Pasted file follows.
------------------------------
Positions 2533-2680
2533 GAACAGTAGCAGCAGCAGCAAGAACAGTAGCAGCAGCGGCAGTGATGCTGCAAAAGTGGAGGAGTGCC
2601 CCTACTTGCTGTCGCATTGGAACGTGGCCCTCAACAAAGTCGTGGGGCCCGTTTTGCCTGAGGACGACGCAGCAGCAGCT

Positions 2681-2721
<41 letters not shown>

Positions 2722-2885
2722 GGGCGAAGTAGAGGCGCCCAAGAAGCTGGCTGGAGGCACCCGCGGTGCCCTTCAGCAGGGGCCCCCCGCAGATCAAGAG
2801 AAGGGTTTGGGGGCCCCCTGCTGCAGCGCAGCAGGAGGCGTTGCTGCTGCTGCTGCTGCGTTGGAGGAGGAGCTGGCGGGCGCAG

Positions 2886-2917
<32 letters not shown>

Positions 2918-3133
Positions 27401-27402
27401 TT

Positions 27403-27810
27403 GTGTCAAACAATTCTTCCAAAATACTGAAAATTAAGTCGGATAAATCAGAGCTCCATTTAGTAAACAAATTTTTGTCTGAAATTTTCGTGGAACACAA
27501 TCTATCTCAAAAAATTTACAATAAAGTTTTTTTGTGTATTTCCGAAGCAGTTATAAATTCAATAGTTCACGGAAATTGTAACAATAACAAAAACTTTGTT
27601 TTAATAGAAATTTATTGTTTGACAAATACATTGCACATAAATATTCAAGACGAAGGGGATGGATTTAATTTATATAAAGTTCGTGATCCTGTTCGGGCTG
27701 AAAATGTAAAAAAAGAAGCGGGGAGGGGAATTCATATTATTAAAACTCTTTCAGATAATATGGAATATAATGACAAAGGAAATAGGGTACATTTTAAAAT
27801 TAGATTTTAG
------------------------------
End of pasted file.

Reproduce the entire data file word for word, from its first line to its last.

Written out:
Positions 2533-2680
2533 GAACAGTAGCAGCAGCAGCAAGAACAGTAGCAGCAGCGGCAGTGATGCTGCAAAAGTGGAGGAGTGCC
2601 CCTACTTGCTGTCGCATTGGAACGTGGCCCTCAACAAAGTCGTGGGGCCCGTTTTGCCTGAGGACGACGCAGCAGCAGCT

Positions 2681-2721
<41 letters not shown>

Positions 2722-2885
2722 GGGCGAAGTAGAGGCGCCCAAGAAGCTGGCTGGAGGCACCCGCGGTGCCCTTCAGCAGGGGCCCCCCGCAGATCAAGAG
2801 AAGGGTTTGGGGGCCCCCTGCTGCAGCGCAGCAGGAGGCGTTGCTGCTGCTGCTGCTGCGTTGGAGGAGGAGCTGGCGGGCGCAG

Positions 2886-2917
<32 letters not shown>

Positions 2918-3133
Positions 27401-27402
27401 TT

Positions 27403-27810
27403 GTGTCAAACAATTCTTCCAAAATACTGAAAATTAAGTCGGATAAATCAGAGCTCCATTTAGTAAACAAATTTTTGTCTGAAATTTTCGTGGAACACAA
27501 TCTATCTCAAAAAATTTACAATAAAGTTTTTTTGTGTATTTCCGAAGCAGTTATAAATTCAATAGTTCACGGAAATTGTAACAATAACAAAAACTTTGTT
27601 TTAATAGAAATTTATTGTTTGACAAATACATTGCACATAAATATTCAAGACGAAGGGGATGGATTTAATTTATATAAAGTTCGTGATCCTGTTCGGGCTG
27701 AAAATGTAAAAAAAGAAGCGGGGAGGGGAATTCATATTATTAAAACTCTTTCAGATAATATGGAATATAATGACAAAGGAAATAGGGTACATTTTAAAAT
27801 TAGATTTTAG